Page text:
The story of the Methodist Church has developed at almost the same pace as the story of Hong Kong. The first chapter of the story began 150 years ago. In January 1851, a lay preacher of the British Methodist Church, George Piercy, came to Hong Kong at his own expense in order to realize his vision to spread the Gospel to the Chinese. Shortly afterwards, Piercy arrived in Canton and set up a church there amidst immense difficulties.

Although Hong Kong Island became a British colony way back in 1842, its close ties with the South China District were still maintained. In 1882, eleven Methodists coming from Canton and Fatshan petitioned in Hong Kong to the Conference of the Canton Circuit urging for assistance to set up a church in Hong Kong. This prompted the work of the Methodist Church in Hong Kong. Subsequently, the Hong Kong Circuit became one of the seven Circuits of the South China District. In the beginning, the Methodist Church moved around Wellington Street, High Street, Wanchai, etc. A church was built at Aberdeen Street in 1906. A branch Church was set up nearby. It moved to Caine Road in 1916. The Hong Kong Church was eventually completed in 1936, signifying a milestone in the development of the Church. The Methodist Church (English Speaking) was built at Magazine Gap on Hong Kong Island in 1893. It was the first local church of the Methodist Church in Hong Kong.

1949 saw the founding of The People's Republic of China. The political changes led to the independence of the Hong Kong Methodist Church or Tsun To Kung Wooi (of British background) from the South China Circuit. In the 1950s, many Christian denominations which had been established in China also left the Mainland for Hong Kong. Hong Kong thus became the centre of resources for evangelistic work. Hong Kong was essentially a refugees' society in the 50s and 60s. [10]

Pentecostal Church Records[edit | edit source]

Writing for Records[edit | edit source]

Salvation Army Church Records[edit | edit source]

Writing for Records[edit | edit source]

Historical Background[edit | edit source]

The Salvation Army is an international Christian church and charity working in 131 countries and has been serving Hong Kong for over 85 years since 1930. With the commitment to transforming lives, caring for people and making disciples, we are currently operating almost 80 social services units, 34 schools and nurseries, 16 corps (churches), 1 outpost and 17 Family Stores in Hong Kong and Macau. There are offices in Yunnan and Sichuan for poverty alleviation development in China.[11]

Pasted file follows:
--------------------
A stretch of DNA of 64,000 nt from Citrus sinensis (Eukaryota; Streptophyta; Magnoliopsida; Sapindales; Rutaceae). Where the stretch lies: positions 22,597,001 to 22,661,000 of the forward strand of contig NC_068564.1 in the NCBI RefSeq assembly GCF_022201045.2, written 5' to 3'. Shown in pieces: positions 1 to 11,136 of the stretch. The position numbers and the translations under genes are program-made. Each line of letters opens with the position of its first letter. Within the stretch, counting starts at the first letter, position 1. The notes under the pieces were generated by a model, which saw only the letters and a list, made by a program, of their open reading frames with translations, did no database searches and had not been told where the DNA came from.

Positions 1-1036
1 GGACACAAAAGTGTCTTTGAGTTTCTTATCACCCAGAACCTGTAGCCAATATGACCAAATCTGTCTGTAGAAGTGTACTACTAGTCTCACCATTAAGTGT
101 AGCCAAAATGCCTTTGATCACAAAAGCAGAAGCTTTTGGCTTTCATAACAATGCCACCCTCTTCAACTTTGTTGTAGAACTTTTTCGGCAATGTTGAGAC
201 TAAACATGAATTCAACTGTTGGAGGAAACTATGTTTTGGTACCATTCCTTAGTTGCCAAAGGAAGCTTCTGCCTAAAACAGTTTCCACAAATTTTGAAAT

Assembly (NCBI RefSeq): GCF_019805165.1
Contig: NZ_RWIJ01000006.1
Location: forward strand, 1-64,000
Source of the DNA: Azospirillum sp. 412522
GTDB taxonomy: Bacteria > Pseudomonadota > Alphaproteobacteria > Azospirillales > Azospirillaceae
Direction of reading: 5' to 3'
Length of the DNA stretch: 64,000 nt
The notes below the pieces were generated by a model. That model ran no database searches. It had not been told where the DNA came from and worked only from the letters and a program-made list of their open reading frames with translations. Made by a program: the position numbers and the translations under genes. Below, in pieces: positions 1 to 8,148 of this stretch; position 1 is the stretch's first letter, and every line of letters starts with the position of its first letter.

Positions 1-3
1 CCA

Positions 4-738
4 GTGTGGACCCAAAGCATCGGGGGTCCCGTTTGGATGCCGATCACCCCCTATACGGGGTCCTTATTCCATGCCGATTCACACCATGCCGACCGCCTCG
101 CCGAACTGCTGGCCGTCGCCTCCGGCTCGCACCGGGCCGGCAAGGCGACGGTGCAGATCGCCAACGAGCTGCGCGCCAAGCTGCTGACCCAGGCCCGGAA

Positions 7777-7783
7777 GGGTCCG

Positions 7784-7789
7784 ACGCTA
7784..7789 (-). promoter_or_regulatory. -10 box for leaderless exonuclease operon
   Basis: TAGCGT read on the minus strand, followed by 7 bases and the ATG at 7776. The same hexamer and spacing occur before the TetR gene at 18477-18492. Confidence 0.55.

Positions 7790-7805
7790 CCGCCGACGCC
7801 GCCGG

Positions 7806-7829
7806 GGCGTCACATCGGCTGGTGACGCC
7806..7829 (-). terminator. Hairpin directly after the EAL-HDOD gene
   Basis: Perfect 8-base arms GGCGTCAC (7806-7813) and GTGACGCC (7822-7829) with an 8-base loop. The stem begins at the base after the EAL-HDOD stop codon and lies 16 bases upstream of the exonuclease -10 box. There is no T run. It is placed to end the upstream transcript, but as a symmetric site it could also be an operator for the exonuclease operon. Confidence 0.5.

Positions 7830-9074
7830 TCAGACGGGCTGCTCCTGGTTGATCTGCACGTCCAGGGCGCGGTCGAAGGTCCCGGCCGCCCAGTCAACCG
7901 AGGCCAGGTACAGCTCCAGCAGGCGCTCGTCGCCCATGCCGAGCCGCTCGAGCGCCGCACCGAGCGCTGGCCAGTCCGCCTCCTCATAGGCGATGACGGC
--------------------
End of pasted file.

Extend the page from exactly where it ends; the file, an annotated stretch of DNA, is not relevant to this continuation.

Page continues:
References[edit | edit source]

  1. Wikipedia contributors, "Hong Kong", in Wikipedia: the Free Encyclopedia, https://en.wikipedia.org/wiki/Hong-Kong, accessed 1 April 2020.
  2. Wikipedia contributors, "Religion in Hong Kong", in Wikipedia: the Free Encyclopedia, https://en.wikipedia.org/wiki/Religion_in_Hong_Kong, accessed 1 April 2020.
  3. Wikipedia contributors, "Hong Kong Sheng Kung Hui", in Wikipedia: the Free Encyclopedia, https://en.wikipedia.org/wiki/Hong_Kong_Sheng_Kung_Hui, accessed 1 April 2020.
  4. Wikipedia contributors, "Baptist Convention of Hong Kong", in Wikipedia: the Free Encyclopedia, https://en.wikipedia.org/wiki/Baptist_Convention_of_Hong_Kong, accessed 1 April 2020.
  5. Wikipedia contributors, "Catholic Church in Hong Kong", in Wikipedia: the Free Encyclopedia, https://en.wikipedia.org/wiki/Catholic_Church_in_Hong_Kong , accessed 1 April 2020.
  6. The Church of Jesus Christ of Latter-day Saints, "Facts and Statistics: Hong Kong, https://newsroom.churchofjesuschrist.org/facts-and-statistics/country/Hong-Kong, accessed 31 March 2020.
  7. Wikipedia contributors, "Hong Kong Council of the Church of Christ in China", in Wikipedia: the Free Encyclopedia, https://en.wikipedia.org/wiki/Hong_Kong_Council_of_the_Church_of_Christ_in_China, accessed 1 April 2020.
  8. Wikipedia contributors, "Eastern Orthodox Metropolitanate of Hong Kong and Southeast Asia", in Wikipedia: the Free Encyclopedia, https://en.wikipedia.org/wiki/Eastern_Orthodox_Metropolitanate_of_Hong_Kong_and_Southeast_Asia, accessed 1 April 2020.
  9. Wikipedia contributors, "Lutheran Church-Hong Kong Synod", in Wikipedia: the Free Encyclopedia, https://en.wikipedia.org/wiki/Lutheran_Church-Hong_Kong_Synod#History, accessed 1 April 2020.
  10. "A Historical Sketch of The Methodist Church, Hong Kong", https://gwulo.com/sites/gwulo.com/files/misc/MIC-120-Anniversary-Booklet.pdf .
  11. "The Salvation Army", https://www.salvationarmy.org.hk/en/about_us, accessed 1 April 2020.